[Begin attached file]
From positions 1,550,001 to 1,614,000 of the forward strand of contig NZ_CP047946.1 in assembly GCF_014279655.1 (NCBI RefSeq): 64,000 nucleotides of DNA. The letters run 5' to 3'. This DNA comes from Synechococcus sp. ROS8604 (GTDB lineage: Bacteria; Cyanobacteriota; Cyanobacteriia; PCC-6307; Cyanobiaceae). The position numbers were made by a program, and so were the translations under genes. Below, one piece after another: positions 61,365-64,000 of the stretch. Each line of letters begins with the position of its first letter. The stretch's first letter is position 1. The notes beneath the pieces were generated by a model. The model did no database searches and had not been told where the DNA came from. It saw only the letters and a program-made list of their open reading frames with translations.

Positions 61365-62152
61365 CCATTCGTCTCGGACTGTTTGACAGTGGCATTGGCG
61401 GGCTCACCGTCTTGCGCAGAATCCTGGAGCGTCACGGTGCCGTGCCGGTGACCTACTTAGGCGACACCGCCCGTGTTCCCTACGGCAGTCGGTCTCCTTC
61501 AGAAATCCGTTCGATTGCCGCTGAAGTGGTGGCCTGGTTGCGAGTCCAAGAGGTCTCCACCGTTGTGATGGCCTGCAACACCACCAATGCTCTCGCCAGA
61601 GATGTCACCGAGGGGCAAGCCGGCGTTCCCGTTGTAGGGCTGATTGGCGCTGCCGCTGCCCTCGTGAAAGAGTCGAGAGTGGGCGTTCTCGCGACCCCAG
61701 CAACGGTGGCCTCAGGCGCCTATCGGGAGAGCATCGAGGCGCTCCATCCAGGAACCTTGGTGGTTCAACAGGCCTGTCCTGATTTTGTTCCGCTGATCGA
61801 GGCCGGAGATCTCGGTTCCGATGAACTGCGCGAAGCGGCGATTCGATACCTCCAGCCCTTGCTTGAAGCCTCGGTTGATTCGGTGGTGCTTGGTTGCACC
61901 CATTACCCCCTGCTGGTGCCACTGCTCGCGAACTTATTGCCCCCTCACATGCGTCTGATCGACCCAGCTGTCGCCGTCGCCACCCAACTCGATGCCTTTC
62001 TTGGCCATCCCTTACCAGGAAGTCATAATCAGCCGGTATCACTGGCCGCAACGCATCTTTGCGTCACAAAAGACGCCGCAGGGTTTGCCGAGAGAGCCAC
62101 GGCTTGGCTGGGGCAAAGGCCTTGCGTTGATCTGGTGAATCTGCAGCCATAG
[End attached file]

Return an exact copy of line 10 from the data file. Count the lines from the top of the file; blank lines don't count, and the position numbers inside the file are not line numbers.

62001 TTGGCCATCCCTTACCAGGAAGTCATAATCAGCCGGTATCACTGGCCGCAACGCATCTTTGCGTCACAAAAGACGCCGCAGGGTTTGCCGAGAGAGCCAC